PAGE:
Chari (1980) also found similar correlation between pH and alkalinity. Dissolved oxygen was highly significant among all other parameters. The mean DO was 6.87 ppm which indicates favourable condition for fish growth. It may be assumed that movements of ducks in the pond helped in aerating the water. In integrated farming system, monitoring BOD is absolutely essential as thick organic sediment may settle at the pond bottom, increasing depletion of oxygen and enhancing the production of toxic gasses which can result in fish kills.  In the present study, BOD level was in treated pond in the range of 9.1-23.6 mg/1 (Table 2). An increase in Biochemical Oxygen Demand (BOD5) was seen with input of waste into pond by ducks. It was found that while DO decreased there was an increase in BOD level (Chattopadhyay 1997).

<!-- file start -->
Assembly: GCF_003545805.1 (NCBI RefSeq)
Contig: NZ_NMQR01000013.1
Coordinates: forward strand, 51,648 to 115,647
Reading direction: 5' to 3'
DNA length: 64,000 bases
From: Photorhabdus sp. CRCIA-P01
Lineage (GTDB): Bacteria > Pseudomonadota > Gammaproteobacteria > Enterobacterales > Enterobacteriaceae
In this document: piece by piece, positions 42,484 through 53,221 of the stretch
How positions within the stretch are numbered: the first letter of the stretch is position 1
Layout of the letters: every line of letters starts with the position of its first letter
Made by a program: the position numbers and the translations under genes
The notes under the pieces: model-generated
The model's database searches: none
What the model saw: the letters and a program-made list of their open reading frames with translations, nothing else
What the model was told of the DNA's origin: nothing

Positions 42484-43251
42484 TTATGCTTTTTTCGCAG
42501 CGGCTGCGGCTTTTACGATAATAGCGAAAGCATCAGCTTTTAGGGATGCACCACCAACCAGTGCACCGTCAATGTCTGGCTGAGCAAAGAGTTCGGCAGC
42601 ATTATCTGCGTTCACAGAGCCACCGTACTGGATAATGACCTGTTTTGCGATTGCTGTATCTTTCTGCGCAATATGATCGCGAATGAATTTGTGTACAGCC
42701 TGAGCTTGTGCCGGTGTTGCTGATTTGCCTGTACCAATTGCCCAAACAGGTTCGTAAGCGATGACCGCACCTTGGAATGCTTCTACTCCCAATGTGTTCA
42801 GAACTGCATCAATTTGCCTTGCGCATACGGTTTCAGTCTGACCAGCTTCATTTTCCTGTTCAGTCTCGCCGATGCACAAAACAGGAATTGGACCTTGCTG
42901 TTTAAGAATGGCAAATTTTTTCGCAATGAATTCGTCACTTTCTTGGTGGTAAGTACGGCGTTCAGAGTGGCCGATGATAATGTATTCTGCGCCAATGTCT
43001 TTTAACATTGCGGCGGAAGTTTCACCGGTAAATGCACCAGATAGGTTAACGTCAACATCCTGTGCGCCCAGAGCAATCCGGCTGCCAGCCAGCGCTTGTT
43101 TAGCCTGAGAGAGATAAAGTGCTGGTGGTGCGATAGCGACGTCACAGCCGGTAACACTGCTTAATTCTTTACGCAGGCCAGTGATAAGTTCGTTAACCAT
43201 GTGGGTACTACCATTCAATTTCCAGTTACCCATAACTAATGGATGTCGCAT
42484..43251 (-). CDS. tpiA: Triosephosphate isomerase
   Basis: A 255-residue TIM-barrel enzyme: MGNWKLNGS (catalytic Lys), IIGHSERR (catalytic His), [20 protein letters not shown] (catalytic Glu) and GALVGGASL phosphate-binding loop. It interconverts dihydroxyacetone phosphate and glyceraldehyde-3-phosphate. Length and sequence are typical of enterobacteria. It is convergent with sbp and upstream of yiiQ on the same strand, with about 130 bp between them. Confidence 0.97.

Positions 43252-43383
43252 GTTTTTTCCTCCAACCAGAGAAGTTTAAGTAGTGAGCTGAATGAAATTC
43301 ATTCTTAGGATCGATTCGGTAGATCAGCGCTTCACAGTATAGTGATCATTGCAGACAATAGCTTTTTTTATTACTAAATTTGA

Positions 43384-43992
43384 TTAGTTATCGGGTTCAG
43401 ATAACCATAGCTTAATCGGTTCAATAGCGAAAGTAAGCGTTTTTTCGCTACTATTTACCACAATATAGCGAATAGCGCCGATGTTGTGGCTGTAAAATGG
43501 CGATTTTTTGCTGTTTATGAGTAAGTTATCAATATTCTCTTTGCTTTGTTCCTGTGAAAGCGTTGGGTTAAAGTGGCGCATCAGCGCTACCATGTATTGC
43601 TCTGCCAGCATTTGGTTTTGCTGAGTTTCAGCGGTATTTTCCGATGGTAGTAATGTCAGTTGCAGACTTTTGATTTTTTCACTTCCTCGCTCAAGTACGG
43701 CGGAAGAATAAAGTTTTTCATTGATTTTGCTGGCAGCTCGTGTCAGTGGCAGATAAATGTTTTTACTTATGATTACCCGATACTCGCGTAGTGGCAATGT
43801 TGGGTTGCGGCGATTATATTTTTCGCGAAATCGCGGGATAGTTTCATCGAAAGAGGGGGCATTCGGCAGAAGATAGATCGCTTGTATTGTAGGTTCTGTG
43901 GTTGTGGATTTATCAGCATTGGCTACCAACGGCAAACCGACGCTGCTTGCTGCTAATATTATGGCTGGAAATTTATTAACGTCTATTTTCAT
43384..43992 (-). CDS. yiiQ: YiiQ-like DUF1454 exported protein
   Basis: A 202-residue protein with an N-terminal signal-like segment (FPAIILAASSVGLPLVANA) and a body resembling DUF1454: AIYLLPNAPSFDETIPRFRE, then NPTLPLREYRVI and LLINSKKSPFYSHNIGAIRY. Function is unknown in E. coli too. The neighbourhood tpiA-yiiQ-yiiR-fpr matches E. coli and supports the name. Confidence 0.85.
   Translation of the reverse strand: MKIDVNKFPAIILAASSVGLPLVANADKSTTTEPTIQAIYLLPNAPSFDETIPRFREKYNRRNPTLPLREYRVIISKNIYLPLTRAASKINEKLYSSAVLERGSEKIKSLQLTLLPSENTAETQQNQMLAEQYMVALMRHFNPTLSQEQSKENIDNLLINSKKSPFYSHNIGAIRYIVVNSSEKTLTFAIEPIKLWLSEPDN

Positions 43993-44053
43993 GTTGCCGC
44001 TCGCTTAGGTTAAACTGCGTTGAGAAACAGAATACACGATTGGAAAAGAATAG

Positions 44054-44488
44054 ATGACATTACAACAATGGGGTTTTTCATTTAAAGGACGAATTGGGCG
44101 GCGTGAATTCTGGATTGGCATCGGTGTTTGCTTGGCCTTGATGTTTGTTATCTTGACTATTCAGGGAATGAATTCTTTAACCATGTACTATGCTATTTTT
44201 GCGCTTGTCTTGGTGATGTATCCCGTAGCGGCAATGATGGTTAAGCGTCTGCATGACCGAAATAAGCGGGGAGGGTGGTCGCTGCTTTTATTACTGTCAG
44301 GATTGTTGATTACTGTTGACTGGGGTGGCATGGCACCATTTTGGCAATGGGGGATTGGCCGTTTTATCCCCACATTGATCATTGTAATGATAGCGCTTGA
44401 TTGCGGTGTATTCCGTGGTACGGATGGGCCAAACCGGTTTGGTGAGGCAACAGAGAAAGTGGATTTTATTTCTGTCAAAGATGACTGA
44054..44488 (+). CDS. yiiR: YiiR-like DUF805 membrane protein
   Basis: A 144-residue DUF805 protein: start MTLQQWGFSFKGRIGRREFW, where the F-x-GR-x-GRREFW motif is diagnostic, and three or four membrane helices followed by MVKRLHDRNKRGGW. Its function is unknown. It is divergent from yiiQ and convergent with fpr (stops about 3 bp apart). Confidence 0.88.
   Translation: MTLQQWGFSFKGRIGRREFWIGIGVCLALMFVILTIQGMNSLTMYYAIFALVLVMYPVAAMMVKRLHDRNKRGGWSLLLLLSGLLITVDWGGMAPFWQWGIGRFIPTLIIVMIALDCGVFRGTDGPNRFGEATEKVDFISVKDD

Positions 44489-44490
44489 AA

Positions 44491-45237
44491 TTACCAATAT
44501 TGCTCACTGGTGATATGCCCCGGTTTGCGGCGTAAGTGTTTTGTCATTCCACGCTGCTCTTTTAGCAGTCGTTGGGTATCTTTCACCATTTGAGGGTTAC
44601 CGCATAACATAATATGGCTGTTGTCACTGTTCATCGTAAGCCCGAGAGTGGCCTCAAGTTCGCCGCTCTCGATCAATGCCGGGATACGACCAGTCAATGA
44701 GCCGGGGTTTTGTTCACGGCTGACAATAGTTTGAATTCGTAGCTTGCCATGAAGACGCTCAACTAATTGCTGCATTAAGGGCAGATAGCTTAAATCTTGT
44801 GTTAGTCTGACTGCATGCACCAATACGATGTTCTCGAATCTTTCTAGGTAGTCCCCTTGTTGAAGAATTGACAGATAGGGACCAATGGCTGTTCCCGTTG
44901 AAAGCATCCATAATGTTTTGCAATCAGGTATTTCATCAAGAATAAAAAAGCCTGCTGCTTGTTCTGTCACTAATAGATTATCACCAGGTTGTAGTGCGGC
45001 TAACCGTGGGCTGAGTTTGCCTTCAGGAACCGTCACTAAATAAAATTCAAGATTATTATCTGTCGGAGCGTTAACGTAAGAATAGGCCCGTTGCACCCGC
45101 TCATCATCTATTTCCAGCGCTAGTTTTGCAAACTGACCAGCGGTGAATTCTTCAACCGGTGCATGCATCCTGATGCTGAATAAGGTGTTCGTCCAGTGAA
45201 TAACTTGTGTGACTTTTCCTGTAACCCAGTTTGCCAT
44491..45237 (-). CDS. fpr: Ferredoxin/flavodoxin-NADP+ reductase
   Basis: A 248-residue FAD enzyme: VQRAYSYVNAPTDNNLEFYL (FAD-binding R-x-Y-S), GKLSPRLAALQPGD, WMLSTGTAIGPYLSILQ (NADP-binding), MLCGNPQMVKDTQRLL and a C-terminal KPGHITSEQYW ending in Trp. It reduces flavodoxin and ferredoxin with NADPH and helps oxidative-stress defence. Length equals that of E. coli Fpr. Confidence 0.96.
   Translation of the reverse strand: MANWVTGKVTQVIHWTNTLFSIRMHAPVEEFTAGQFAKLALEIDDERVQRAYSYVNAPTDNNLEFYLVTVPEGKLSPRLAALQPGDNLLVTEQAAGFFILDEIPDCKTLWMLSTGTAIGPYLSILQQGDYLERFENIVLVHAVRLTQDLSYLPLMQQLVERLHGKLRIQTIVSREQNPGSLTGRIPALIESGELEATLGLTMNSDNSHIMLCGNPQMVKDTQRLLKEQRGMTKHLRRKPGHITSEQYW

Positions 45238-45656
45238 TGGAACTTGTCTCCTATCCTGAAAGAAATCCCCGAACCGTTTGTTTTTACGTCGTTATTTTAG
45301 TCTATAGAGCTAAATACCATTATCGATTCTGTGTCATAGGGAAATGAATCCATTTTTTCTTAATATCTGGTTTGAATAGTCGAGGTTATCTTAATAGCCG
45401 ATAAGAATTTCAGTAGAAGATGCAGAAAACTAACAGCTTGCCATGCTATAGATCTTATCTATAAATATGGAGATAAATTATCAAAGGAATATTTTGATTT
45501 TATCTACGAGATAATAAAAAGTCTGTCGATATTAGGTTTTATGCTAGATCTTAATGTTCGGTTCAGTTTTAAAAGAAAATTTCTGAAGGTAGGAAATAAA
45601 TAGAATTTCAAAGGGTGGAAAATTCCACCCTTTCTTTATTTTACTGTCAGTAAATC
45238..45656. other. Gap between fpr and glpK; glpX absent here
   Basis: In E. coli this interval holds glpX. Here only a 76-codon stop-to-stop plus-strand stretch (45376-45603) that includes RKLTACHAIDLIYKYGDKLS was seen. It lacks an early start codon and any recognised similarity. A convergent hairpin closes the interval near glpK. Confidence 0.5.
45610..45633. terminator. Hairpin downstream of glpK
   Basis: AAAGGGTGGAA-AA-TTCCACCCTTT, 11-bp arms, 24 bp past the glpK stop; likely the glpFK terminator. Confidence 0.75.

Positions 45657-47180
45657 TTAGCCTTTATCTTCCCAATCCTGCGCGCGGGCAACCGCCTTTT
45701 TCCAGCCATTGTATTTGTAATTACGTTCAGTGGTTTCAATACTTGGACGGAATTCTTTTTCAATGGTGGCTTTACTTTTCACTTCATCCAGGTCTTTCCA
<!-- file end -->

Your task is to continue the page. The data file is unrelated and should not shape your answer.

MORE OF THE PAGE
In the present study, similar results were found for control pond (r=-0.939) but unexpected results were found for treated pond as both the parameters are increasing together and the correlation is significantly positive (r=0.819). Such results are function of regular input of duck droppings and their active movements into water. The observed concentration ranges of the ammonical-N, nitrate-N, phosphate and potassium in water values were lower initially when ducks were not introduced but later when ducks entered the pond almost all values increased due to cumulative effect. It has been reported that phosphates are essential for the growth of green algae (Jana 1973). The present study also established a positive correlation (r = 0.591) between these two. A direct correlation was observed with nitrate and the population density of Chlorophyceae and nitrate-nitrogen during the present investigations. Similar result was also obtained earlier by Chari (1980).